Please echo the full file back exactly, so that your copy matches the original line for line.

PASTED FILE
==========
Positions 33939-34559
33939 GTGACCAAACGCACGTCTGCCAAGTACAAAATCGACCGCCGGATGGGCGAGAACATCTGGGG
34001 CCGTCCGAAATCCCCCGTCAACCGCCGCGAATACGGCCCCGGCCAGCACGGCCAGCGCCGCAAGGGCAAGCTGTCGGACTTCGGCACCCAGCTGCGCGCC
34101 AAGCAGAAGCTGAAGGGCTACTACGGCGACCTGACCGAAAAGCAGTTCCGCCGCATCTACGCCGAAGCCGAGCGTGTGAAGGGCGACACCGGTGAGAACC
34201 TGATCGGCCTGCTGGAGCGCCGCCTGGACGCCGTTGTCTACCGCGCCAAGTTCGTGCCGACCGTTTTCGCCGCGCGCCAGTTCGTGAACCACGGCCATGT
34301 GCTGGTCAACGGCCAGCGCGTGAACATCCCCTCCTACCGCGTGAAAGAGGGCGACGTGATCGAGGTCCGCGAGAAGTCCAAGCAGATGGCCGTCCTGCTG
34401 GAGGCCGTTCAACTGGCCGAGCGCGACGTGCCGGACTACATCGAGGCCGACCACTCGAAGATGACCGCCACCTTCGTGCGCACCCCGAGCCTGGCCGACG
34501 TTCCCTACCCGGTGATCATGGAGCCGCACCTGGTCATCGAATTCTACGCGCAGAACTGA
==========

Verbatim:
Positions 33939-34559
33939 GTGACCAAACGCACGTCTGCCAAGTACAAAATCGACCGCCGGATGGGCGAGAACATCTGGGG
34001 CCGTCCGAAATCCCCCGTCAACCGCCGCGAATACGGCCCCGGCCAGCACGGCCAGCGCCGCAAGGGCAAGCTGTCGGACTTCGGCACCCAGCTGCGCGCC
34101 AAGCAGAAGCTGAAGGGCTACTACGGCGACCTGACCGAAAAGCAGTTCCGCCGCATCTACGCCGAAGCCGAGCGTGTGAAGGGCGACACCGGTGAGAACC
34201 TGATCGGCCTGCTGGAGCGCCGCCTGGACGCCGTTGTCTACCGCGCCAAGTTCGTGCCGACCGTTTTCGCCGCGCGCCAGTTCGTGAACCACGGCCATGT
34301 GCTGGTCAACGGCCAGCGCGTGAACATCCCCTCCTACCGCGTGAAAGAGGGCGACGTGATCGAGGTCCGCGAGAAGTCCAAGCAGATGGCCGTCCTGCTG
34401 GAGGCCGTTCAACTGGCCGAGCGCGACGTGCCGGACTACATCGAGGCCGACCACTCGAAGATGACCGCCACCTTCGTGCGCACCCCGAGCCTGGCCGACG
34501 TTCCCTACCCGGTGATCATGGAGCCGCACCTGGTCATCGAATTCTACGCGCAGAACTGA